my advice, just be careful of your speed when you down shift. there is nothing worse than down shifting, letting out the clutch at a speed a little high when you don't expect it. engine breaking will jerk the bike. it will nose dive and the rear will want to come around and give you a kiss. I had a sportster 883 I wasn't used to. 3rd to 2nd sucked. almost lost the bike on more than one occasion because the change in gears was steep. thing would fish tail all the time. the worst I have done on the 300, so far, is a bad nose dive. try to avoid transferring so much weight to the front. bikes handle best when you can keep the front and rear suspension balanced. best of luck to you.
 
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lets say I'm in 5th gear and i see a red light ahead is it okay to just hold the clutch down till i stop then when i make a complete stop can i just "click" all the way down to first?
You should hold in the clutch and coast to the light while shifting down as the bikes speed decreases. You should always be in the correct gear for the speed the bike is moving. That way if you have to get on the gas and get out of trouble the bike is in the correct gear and you're ready to let the clutch out and get out of there.

You asked: " is using the front brakes all the time okay?"

Depends on road conditions. You are using the back brake too I'd hope! The front brake has more stopping power than the rear does but when it locks up you will lose control. Wet roads get less front brake. You should learn when the front brake will break loose. If you go to a parking lot and go about 20 MPH and lock up the front tire for just a split second you'll train yourself to let go of the front brake when it locks up. Do it really really quick. REALLY QUICK! Just lock it and let off. You're brain will learn to let off the brake when it locks. Do it on dry pavement when you're not turning. Same with the rear. Get to know whats to much and what's not. A lot of people crash by locking up the front brake and not letting off of it when it does lock up.

Is there anyplace around you that offers a riders course? If so take it. Everyone should.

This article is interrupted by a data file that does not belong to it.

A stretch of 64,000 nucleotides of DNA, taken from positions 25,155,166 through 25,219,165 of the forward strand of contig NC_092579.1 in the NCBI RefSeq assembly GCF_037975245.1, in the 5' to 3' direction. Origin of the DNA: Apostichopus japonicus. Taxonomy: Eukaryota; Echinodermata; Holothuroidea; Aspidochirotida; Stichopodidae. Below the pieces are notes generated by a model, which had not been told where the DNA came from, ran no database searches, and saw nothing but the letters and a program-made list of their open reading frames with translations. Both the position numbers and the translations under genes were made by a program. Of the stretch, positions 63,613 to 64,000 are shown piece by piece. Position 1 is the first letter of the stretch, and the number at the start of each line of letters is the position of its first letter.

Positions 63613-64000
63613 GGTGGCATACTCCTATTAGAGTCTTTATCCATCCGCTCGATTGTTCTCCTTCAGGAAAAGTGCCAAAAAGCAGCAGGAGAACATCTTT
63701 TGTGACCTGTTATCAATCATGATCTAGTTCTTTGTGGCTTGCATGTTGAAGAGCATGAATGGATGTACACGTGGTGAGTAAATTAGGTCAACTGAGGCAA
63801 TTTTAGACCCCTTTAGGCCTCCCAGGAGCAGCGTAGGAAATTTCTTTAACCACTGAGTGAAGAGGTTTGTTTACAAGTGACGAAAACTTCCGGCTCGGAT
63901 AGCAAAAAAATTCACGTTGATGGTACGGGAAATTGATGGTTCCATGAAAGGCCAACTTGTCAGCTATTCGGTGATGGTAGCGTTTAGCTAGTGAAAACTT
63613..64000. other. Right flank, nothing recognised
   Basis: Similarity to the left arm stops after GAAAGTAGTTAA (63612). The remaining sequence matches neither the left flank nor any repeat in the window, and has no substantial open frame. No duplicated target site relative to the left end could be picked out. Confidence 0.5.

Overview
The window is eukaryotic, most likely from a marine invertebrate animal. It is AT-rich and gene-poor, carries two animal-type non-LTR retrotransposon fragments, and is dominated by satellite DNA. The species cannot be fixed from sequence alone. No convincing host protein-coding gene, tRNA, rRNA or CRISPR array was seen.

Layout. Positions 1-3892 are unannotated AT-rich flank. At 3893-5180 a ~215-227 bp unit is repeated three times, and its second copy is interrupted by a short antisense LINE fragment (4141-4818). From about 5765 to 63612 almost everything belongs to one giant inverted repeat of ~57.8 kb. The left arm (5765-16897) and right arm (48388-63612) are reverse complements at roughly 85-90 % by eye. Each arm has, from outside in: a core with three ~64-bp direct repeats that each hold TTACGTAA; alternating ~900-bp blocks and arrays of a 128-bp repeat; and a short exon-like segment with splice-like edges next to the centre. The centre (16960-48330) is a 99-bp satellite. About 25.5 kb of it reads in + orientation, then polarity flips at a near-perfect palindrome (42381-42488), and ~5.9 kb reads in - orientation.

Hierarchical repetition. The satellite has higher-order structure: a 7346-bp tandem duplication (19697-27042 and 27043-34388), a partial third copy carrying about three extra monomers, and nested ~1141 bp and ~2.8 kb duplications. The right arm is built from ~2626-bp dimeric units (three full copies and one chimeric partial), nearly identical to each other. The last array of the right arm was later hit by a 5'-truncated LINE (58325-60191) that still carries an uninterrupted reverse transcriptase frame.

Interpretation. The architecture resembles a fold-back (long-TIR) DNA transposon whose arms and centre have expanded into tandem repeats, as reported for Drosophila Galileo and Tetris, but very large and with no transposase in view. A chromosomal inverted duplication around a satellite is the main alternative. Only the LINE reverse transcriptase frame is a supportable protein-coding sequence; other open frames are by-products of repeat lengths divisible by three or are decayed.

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I do what 300F does. As I slow down I gradually downshift while holding the clutch to coast. In that case if something happens and I need to speed up I'm already in the right gear and I can just slowly release the clutch and give some throttle and off I go.

As far as the front brake it should be your main source of stopping power. just be gradual about it and use the back brake too.
 

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...When I see a red and let's say I'm in 5th, I gradually start slowing and downshifting 5,4,3,2,1,N. I would say it's the best way, for the bike and also for your safety. When you hold the clutch, the bike starts free rolling and you will not have any engine braking assist. Engine braking is very important and it makes stopping much more easier so I would recommend gradual downshift.

Also, stopping your bike in 5th gear and then shifting all the way down to N maybe not a smooth downshifting in some cases. You may have to move back and forth a little.

And let's say the light turns green while you are still holding clutch on 5th, you won't be able to move quickly. You have to wait and shift all way down to 1 and then start moving. Not a good idea...
... practice your engine braking, matching your gears to your speed (speeds per gear is covered in your manual). I normally roll off the throttle, downshift, roll on then off, downshift, roll on then off, downshift, and continue that pattern until about 2nd gear then start using my brakes. I always try to stop the bike in 1st if I can. If I stop in second, oh well... [/COLOR]
These guys ^ are more or less describing how to do it right.

As far as the other posts in this thread that describe coasting to a stop while holding the clutch lever in and shifting through all the gears at once... well, that's not the safe & proper way to downshift a motorcycle gearbox. Coasting is a bad idea, as is shifting straight through the gearbox.

Correct downshifting for normal riding situations involves letting the clutch lever back out between each and every downshift while blipping the throttle to rev match each gear to the corresponding lower road speed, and thus allowing engine braking to do the majority of the work in initially slowing the bike from higher speeds in the upper gears, while progressively using more of the front & rear brakes during the lower gear downshifts as the bike approaches its stop. The only downshift that I don't let the clutch lever back out is between 2nd and 1st... by the time I get to that shift, the bike is already slowed down to just a few MPH, and at that point I'm only using the brakes to bring the bike to a full stop.
 

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These guys ^ are more or less describing how to do it right.

As far as the other posts in this thread that describe coasting to a stop while holding the clutch lever in and shifting through all the gears at once... well, that's not the safe & proper way to downshift a motorcycle gearbox. Coasting is a bad idea, as is shifting straight through the gearbox.